Daenerys and Khal Drogo’s khalasar are riding through the fields of grass known as the Dothraki Sea on their way to Vaes Dothrak. Daenerys orders the entire khalasar to stop riding so that she can explore the land on her own. Moments later, Viserys storms up to her, screaming and indignant that Daenerys gave him an order. For the first time, Daenerys defies Viserys and shoves him away. A Dothraki rider subdues Viserys with a whip, and Daenerys starts to see that Viserys is pitiful. Viserys calls on Jorah, his sworn knight, to harm his sister, but Jorah refuses and sides with Daenerys. Afterward, Daenerys asks Jorah if the common people in Westeros really pray for Viserys’s return. Jorah tells her that the common people don't care “ if the high lords play their game of thrones, so long as they are left in peace.” She asks him what he prays for, and he says he prays for home. She says she prays for home too. Later, Khal Drogo realizes Daenerys is pregnant.
While Bran is bedridden, Old Nan begins to tell him a story about an ancient, seemingly endless winter during which the Others roamed through all of Westeros. Luwin interrupts and Hodor carries Bran downstairs, where Robb, with an unsheathed sword, has met Tyrion. Despite the hostility of Robb and the boys’ direwolves, Tyrion offers designs for a saddle that will allow the crippled Bran to ride a horse again. At dinner that night, Yoren tells Robb that Benjen has disappeared. Robb responds with denial, and Bran hopes aloud that the children of the forest will help Benjen. Luwin tells Bran that the children of the forest have been gone for thousands of years. Yoren says no one can be sure what lies beyond the Wall.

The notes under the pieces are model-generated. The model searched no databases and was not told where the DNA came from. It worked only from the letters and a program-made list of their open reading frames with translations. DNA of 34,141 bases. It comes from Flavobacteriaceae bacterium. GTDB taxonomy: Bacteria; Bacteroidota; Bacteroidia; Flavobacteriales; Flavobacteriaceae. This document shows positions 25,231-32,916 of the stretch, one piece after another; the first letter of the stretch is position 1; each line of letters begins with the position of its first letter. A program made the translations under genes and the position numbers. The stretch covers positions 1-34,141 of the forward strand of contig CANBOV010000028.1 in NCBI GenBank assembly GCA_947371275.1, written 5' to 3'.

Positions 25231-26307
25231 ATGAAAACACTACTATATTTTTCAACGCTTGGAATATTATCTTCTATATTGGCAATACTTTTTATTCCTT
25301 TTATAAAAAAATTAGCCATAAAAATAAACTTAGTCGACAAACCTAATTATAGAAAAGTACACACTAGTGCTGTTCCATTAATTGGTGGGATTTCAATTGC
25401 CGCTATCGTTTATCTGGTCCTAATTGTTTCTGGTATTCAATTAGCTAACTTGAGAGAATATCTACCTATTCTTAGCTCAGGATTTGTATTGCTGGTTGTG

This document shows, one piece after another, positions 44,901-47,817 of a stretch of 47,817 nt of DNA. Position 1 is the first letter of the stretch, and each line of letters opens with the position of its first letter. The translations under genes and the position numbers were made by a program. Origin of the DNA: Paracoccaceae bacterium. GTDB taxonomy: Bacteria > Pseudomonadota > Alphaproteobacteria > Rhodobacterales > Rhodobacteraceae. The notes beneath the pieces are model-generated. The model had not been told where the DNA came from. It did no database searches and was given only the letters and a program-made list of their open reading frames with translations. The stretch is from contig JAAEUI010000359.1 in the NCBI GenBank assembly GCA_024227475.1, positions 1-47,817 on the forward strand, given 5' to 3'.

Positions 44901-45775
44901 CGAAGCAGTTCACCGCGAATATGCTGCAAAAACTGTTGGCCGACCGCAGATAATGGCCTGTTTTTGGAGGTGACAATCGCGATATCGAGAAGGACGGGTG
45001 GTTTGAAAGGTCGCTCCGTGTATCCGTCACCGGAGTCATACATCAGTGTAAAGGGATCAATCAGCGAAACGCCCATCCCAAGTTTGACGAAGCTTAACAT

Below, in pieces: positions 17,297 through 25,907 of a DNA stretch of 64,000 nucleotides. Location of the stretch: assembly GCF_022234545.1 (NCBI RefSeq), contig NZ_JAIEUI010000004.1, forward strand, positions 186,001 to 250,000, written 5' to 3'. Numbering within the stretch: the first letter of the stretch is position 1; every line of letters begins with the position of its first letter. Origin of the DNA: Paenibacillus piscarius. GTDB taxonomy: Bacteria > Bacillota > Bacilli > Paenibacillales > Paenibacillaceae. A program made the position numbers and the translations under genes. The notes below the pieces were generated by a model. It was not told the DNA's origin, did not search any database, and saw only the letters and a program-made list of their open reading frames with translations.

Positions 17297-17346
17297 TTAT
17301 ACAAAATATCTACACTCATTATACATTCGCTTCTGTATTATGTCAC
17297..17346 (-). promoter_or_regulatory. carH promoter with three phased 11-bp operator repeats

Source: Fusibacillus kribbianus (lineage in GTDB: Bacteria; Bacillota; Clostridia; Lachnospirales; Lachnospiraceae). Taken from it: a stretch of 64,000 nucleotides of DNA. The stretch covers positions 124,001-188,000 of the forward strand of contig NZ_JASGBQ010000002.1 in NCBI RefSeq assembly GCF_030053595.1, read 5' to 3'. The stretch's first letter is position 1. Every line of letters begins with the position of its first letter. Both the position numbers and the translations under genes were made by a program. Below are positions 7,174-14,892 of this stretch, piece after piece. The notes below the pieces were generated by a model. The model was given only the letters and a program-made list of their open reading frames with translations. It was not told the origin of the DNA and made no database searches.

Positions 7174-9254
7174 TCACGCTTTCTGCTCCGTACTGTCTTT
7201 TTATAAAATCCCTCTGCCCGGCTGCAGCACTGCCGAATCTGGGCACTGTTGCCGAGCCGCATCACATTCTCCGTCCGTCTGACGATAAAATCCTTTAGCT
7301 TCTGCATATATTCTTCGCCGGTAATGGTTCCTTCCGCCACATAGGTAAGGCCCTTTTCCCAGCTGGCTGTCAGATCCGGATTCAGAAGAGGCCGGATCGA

Ned’s first meeting with the royal council reveals that the realm has been in a state of decline since Robert took over. The three million gold pieces that the royal treasury owes to the Lannisters suggest that the Lannisters essentially have control of the kingdom, because without them, the kingdom would be bankrupt. What’s more, the council meets not to discuss how it will deal with its debt or how it will govern the king’s subjects, but rather, how it will finance another expensive festival. Ned appears to be the only person concerned about this unwise spending. The rest of the council considers it the normal state of affairs in the kingdom, and nobody seems to have any inclination to change this paradigm. Consequently, the realm looks to be in a decadent state of decline, largely owing to Robert’s poor leadership. In fact, Robert’s whoring habits and fattening physical appearance make an apt metaphor for how he has ruled.